The innkeeper came and helped the man, called Joseph, unload the packs from the animals and then filled me with feed for the donkeys and mule while the man hurriedly helped Mary down and made her a bed in the straw in the corner. As I suspected, the inn was full and this stable was the only place available so Mary could have her baby in private. I suppose it was just my imagination but while the innkeeper was filling me with grain, I swear that Mary looked at me and saw me – not me as the wooden feed trough I was now but me as the proud sheltering tree I had once been. It was as if she wanted – no needed –something from me but what I didn’t yet know. It had been a long time since I’d been needed for anything truly useful and it was both exhilarating and terrifying.

While we waited for Mary’s baby to be born, her husband – Joseph – did something no one had done in a long time – he touched me with love. Joseph emptied the grain from my insides and scrubbed me until all the years of grain and food mash was washed away. He took a small plane from one of his pouches and rubbed it back and forth over my planks, smoothing away the roughness left by years of neglect. He rubbed me with a small amount of oil and for the first time in many years, my cedar heart felt the glimmer of a glow begin. Finally, he filled me with clean hay and covered it with thick clothes. It was then I understood what Mary wanted from me.

My last days would not be spent simply as a manager feeding animals. Part of it would be spent as a bed for Mary’s child. I, who had once been a mighty tree who’d protected and given shelter to many, would now shelter Mary’s baby. I, who was once a cedar box protecting all the treasures and dreams of my mistress, would provide protection for the baby that was about to be born.

What a gift I was given that night as I held the baby safe inside my old weather planks. My old cedar heart glowed red with the pleasure of serving again, and for a time, I was still the strong cedar of my youth. As I held that tiny baby inside my planks, suddenly everything made sense – the lightning bolt which had robbed me of my branches and stature, the treasure box I once was, and the manger that I was now. Everything in my journey had led me to this moment and purpose. I was happy for the first time in many years and the joy of sheltering that tiny baby stayed with me for the remainder of my days. Although I wouldn’t know it many years to come, the baby that I sheltered and protected that night was the greatest treasure of all, for His name was called Jesus.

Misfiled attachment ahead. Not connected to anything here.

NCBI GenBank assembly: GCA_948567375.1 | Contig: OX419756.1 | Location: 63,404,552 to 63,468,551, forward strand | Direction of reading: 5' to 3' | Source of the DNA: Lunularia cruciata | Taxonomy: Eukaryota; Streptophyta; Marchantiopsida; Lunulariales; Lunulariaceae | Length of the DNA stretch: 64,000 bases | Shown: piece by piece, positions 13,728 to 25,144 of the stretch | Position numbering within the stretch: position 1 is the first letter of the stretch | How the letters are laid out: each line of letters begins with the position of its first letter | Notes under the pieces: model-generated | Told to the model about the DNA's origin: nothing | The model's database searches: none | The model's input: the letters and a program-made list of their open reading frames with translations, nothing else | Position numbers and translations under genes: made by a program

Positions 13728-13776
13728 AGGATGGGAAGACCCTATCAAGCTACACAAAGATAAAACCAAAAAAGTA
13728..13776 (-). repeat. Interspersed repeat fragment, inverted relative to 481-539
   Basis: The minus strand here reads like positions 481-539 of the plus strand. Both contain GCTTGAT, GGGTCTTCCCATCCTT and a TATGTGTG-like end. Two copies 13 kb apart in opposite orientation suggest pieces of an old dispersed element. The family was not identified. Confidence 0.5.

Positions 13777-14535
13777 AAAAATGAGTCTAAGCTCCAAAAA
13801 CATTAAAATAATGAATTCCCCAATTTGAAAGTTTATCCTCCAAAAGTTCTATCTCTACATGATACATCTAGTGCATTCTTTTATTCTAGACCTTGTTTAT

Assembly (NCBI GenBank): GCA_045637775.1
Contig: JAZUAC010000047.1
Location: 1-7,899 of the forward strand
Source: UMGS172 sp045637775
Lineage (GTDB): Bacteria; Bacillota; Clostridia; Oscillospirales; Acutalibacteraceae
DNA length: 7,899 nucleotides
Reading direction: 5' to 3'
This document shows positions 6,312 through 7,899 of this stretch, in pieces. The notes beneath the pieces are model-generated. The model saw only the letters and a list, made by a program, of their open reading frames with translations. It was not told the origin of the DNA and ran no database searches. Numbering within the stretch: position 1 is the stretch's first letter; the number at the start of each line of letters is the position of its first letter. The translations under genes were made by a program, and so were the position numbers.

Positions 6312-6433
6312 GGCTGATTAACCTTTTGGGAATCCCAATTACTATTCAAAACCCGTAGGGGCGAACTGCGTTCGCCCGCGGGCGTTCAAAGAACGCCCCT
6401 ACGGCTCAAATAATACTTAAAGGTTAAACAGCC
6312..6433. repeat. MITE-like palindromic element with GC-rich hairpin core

8 And there were shepherds living out in the fields nearby, keeping watch over their flocks at night. 9 An angel of the Lord appeared to them, and the glory of the Lord shone around them, and they were terrified. 10 But the angel said to them, “Do not be afraid. I bring you good news that will cause great joy for all the people. 11 Today in the town of David a Savior has been born to you; he is the Messiah, the Lord. 12 This will be a sign to you: You will find a baby wrapped in cloths and lying in a manger.”
13 Suddenly a great company of the heavenly host appeared with the angel, praising God and saying,
14 “Glory to God in the highest heaven,
and on earth peace to those on whom his favor rests.”
15 When the angels had left them and gone into heaven, the shepherds said to one another, “Let’s go to Bethlehem and see this thing that has happened, which the Lord has told us about.”
16 So they hurried off and found Mary and Joseph, and the baby, who was lying in the manger. 17 When they had seen him, they spread the word concerning what had been told them about this child, 18 and all who heard it were amazed at what the shepherds said to them. 19 But Mary treasured up all these things and pondered them in her heart. 20 The shepherds returned, glorifying and praising God for all the things they had heard and seen, which were just as they had been told.
Luke 2: 8-10 NIV

Tagged with: , , ,
Posted in Uncategorized